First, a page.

Beta-blockers have grown in influence since their properties were first discovered in 1958. They stand as staples in modern cardiovascular disease management. However, research into their receptor pathway has shown certain genetic factors can have a tremendous influence on beta-blocker pharmacodynamics. Mutations within the targeted receptors and associated regulatory proteins can change typical responses to beta-blocker therapy. Ultimately, a simple genetic test could reveal the difference between a 2-fold response and management altering resistance.
Beta-blockers earned their name because they antagonise the activation of beta-adrenergic receptors. Beta-adrenergic receptors of the β1, β2, and β3 varieties are found throughout the body The main target is the blockade of β1-receptors found primarily in the heart, creating a negative chronotropic and inotropic effect. Specific beta-blockers are selected based on their selectivity for receptors, the relative degree of antagonism, and duration of action. However, polymorphisms within the receptor protein can also change the effect of beta-blockade and may need to take into account when selecting the appropriate therapy.
β1-adrenergic receptors are G Protein Coupled receptors encoded by the ADRB1 gene. A single nucleotide polymorphism, called rs1801253, on the beta-blocker binding site can result in a receptor that binds more strongly with the drug. This complex responds more strongly than normal to blockade and is a more easily inactivated receptor and increases drug efficacy. Homozygous carriers of this ADRB1 mutation can have as much as a 2-fold increase in responsiveness to beta-blocker. This can be measured as a drop in blood pressure and increased left ventricular ejection fraction.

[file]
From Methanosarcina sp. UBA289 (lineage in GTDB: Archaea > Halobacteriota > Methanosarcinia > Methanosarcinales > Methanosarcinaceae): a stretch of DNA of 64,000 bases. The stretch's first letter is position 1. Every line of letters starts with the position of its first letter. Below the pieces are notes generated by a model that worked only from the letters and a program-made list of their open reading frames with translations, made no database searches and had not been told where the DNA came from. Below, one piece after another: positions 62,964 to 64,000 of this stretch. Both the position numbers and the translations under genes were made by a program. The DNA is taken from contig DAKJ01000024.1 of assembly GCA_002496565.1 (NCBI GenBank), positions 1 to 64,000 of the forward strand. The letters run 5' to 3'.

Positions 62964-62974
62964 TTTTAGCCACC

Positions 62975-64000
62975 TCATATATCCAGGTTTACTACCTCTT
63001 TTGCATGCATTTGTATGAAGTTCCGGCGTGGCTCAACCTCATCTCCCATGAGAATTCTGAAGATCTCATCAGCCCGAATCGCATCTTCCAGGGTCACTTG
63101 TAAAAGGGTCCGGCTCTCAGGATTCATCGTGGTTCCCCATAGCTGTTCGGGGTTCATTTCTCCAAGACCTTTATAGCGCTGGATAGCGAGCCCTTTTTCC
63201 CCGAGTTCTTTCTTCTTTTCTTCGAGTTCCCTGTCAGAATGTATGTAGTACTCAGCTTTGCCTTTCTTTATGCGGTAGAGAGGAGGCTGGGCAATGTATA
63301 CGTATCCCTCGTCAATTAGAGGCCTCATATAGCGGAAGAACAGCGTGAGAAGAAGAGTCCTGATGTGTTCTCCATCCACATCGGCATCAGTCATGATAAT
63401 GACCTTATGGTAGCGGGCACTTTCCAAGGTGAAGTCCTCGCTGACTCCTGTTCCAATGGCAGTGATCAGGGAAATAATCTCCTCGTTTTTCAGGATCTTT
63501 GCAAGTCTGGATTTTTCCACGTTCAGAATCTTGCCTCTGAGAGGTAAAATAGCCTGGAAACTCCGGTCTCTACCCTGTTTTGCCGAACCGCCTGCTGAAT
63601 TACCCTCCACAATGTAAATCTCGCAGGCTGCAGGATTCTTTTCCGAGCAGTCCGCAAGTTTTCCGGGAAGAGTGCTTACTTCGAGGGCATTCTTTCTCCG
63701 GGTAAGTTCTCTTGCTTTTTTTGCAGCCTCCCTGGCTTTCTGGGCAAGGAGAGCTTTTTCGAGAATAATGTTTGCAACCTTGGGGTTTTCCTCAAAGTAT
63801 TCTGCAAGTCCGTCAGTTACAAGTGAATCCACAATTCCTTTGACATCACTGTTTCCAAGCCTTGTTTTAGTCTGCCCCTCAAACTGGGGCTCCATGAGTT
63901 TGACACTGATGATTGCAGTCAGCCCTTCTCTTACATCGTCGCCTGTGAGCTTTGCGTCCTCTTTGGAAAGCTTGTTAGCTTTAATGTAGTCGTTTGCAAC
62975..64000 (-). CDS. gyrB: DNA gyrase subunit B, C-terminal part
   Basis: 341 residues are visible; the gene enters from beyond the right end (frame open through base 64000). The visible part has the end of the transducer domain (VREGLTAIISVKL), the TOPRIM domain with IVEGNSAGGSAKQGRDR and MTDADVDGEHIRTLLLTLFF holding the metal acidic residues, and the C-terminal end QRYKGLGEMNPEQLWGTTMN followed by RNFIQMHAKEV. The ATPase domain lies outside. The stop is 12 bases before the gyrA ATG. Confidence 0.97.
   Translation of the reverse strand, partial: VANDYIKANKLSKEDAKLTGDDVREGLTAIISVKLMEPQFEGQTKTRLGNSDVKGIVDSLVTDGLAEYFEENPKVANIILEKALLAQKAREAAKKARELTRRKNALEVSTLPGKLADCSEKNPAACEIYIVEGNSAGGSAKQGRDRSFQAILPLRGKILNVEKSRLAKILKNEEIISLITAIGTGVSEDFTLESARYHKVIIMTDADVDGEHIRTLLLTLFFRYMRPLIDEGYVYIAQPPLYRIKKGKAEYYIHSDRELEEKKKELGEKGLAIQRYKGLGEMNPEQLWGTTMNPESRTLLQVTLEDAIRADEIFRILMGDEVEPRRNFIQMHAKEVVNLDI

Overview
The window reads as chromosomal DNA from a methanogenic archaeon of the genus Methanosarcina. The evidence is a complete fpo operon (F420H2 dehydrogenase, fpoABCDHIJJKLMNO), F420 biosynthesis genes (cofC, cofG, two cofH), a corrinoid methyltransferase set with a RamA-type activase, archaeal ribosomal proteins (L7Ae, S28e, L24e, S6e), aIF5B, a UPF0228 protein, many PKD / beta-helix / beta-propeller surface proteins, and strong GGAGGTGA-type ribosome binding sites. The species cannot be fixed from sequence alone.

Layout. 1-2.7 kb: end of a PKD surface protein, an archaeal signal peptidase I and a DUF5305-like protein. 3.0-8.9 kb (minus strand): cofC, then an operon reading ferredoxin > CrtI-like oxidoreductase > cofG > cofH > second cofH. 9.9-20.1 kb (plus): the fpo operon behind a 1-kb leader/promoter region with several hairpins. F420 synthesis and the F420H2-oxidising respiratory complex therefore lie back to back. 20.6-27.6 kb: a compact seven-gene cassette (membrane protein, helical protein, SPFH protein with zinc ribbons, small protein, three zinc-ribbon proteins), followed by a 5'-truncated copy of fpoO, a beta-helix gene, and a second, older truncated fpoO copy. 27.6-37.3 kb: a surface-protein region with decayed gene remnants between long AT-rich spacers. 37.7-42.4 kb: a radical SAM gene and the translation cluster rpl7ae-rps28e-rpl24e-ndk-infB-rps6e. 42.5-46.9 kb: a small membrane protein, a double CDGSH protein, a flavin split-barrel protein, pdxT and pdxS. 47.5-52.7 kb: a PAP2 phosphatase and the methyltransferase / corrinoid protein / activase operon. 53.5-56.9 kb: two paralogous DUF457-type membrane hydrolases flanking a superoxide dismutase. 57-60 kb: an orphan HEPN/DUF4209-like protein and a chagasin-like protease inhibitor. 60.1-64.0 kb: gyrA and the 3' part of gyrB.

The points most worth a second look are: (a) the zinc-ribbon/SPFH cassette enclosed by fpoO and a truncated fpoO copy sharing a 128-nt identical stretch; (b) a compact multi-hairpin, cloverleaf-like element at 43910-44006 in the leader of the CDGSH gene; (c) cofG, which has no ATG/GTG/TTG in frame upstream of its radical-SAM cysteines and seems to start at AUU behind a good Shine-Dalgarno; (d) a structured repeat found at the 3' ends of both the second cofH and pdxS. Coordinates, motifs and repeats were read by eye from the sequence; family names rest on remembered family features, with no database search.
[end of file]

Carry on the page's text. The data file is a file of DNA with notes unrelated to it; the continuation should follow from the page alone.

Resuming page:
Beta adrenergic receptor activity is managed by a group of G protein receptor kinases encoded by the GRK5 gene. A single nucleotide change in the GRK5 gene results in a protein that is much better at deactivating the beta receptor. Homozygous carriers of this mutation have two copies of this hyperactive beta receptor deactivator. The cumulative effect being an enhanced effect on the blood pressure lowering properties of beta-blocker therapy. However, patients lacking this mutation have receptors that may stay active for longer. In fact, they may respond poorly to beta-blocker treatment. This effect is so pronounced that it is suggested that this subgroup of patients be prescribed ivabradine, instead. Ivabradine inhibits the funny current. Funny current inhibition bypasses beta receptors that may be resistant to traditional therapy.
Clearly, genetics can play a major role in the choice of beta-blocker therapy. Some studies have even shown a possible role for beta-receptor polymorphisms in the development of heart failure. All this data is part of a growing collection of evidence that genetic testing for polymorphisms has an important role to play in the management of heart failure and cardiovascular disease. The next step is getting this information into the hands of physicians before the complications it could have prevented occur. Perhaps one day soon, a standard trip to a cardiologist may include a sputum sample.